As usual the caveats are carefully couched in the fine print that no journalist will bother to read:
This conclusion also applies to climate change projections, which are often expressed as changes in the global mean surface temperature1, although some of the most relevant impacts are related to temperature extremes over land rather than changes in mean temperature per se. In this context, a better understanding of the full complexity of changes resulting from greenhouse gas emissions, focusing on the identification of individual processes contributing to the global-scale response, is necessary.
“Hottest extreme days” is just another way to measure climate, one of an infinity of indicators. They were wrong on global averages. So they’re looking to report on anything “getting worse”. This is cherry picking a mindless statistic.
And Nature thought it was worth publishing.
EXTRA POINTS: I could go on…
*See Fig 1b, am I imagining it — is that a 15 year flat trend til 1997 followed by a 15 year rising one? Wasn’t CO2 increasing the whole time?
** They use the ERA-Interim dataset. It’s reanalysis using models. That’s just another layer of estimates and assumptions.
***You might think that this is about hot days measured by thermometers or that it means “days over 40C” or something like that. Not so. You’ll need to read the Supplementary information to even start to understand what they mean by land area, or “extreme” heat.
S1. Calculation of extreme warm day exceedances (ExD10, ExD30, ExD50) for
ERA-Interim and HadEX2 datasets
We calculated indices representing exceedances of warm days at each grid box for Figure 1. These are based on the 90th percentile warm day frequency (TX90p) as defined by the Expert Team for Climate Change Detection and Indices1,2, which counts the annual number of days with daily maximum temperature above the 90th percentile. The percentile threshold for each day is calculated using a five-day window (centered on each calendar day), using a bootstrapping method3 to avoid inhomogeneities at the beginning and end of the percentile base period. The reference number of extreme warm days (ExDref) is calculated at each location as the TX90p average over the 1979-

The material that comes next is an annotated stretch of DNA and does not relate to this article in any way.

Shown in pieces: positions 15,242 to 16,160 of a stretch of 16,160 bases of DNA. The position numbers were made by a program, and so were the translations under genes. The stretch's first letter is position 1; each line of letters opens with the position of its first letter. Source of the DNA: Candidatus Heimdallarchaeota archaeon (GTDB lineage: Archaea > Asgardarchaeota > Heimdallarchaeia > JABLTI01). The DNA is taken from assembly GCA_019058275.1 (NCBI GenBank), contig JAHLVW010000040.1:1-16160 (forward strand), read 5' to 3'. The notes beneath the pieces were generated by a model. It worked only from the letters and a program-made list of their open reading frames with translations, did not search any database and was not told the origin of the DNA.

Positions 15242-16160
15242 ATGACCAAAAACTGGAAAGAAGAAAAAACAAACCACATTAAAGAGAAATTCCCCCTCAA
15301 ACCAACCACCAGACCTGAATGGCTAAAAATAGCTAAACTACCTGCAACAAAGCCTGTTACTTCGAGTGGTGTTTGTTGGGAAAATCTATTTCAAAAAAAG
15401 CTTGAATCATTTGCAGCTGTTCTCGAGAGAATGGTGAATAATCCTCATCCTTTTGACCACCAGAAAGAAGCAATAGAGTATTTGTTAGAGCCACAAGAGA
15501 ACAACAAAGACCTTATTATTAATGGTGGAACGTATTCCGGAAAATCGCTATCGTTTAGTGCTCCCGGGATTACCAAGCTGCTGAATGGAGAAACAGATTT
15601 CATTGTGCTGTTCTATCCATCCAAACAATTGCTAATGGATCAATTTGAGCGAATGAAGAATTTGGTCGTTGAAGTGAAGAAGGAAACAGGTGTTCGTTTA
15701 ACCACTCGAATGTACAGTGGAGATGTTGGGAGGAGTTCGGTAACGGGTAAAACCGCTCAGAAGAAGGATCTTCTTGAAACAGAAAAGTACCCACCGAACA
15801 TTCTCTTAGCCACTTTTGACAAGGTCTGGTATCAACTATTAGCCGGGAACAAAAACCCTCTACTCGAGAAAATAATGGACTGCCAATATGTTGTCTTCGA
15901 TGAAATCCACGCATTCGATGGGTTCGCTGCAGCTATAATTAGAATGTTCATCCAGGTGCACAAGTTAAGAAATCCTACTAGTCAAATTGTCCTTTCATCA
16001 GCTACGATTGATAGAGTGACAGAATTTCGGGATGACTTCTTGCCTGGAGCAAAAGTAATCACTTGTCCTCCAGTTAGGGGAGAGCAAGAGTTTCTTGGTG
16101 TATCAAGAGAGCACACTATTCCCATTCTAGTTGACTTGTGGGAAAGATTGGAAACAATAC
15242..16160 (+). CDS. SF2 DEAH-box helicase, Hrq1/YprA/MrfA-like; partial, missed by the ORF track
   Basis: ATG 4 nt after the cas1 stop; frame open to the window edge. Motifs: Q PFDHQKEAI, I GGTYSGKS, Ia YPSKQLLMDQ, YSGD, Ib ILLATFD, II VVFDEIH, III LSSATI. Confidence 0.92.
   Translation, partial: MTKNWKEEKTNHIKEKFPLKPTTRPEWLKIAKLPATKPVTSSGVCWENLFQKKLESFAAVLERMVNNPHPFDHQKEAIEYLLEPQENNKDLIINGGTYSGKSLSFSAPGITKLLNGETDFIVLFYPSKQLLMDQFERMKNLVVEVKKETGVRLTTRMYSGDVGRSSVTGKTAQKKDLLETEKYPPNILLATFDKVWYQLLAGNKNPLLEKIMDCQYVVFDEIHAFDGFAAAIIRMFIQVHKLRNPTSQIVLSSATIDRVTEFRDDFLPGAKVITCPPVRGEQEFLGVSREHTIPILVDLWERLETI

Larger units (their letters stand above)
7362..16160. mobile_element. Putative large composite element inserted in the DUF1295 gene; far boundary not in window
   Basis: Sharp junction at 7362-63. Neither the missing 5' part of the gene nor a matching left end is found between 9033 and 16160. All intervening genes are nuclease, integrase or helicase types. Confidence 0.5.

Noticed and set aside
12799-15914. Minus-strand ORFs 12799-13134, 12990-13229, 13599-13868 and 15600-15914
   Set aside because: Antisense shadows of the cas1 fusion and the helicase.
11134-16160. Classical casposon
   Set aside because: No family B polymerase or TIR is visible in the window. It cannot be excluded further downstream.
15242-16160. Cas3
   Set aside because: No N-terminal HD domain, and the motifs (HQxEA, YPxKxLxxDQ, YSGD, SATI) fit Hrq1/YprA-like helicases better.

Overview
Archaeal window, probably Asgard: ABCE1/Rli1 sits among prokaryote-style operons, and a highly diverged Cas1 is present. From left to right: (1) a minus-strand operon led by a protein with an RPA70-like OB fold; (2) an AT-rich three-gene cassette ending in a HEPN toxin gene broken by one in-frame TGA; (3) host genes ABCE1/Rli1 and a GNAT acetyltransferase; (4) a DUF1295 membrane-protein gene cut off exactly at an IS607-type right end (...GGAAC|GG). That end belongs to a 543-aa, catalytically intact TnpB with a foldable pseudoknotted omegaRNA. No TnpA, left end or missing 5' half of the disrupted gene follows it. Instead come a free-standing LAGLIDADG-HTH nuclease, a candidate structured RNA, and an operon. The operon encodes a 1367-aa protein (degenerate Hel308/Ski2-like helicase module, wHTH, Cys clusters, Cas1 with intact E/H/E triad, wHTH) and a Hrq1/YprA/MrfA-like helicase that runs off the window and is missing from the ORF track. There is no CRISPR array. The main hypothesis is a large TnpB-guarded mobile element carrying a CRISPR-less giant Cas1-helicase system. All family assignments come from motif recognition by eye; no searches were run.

2010 time period. The yearly timeseries of extreme warm day exceedances (ExD10, ExD30, ExD50) are computed with respect to ExDref. They indicate the land area ratio in each year (using a weighted area sum according to the size of the respective grid cells), affected by an exceedance of 10 (ExD10), 30 (ExD30), and 50 (ExD50) extreme warm days, respectively. A ratio of 1 indicates that the land area fraction affected by a given exceedance corresponds to the 1979-2010 reference value, a ratio of 2 indicates a doubling (see Fig. 1). [And there’s a lot more….]
Sonia I. Seneviratne, Markus G. Donat, Brigitte Mueller & Lisa V. Alexander (2014) No pause in the increase of hot temperature extremes, Nature Climate Change, vol 4, p 161–163, doi:10.1038/nclimate2145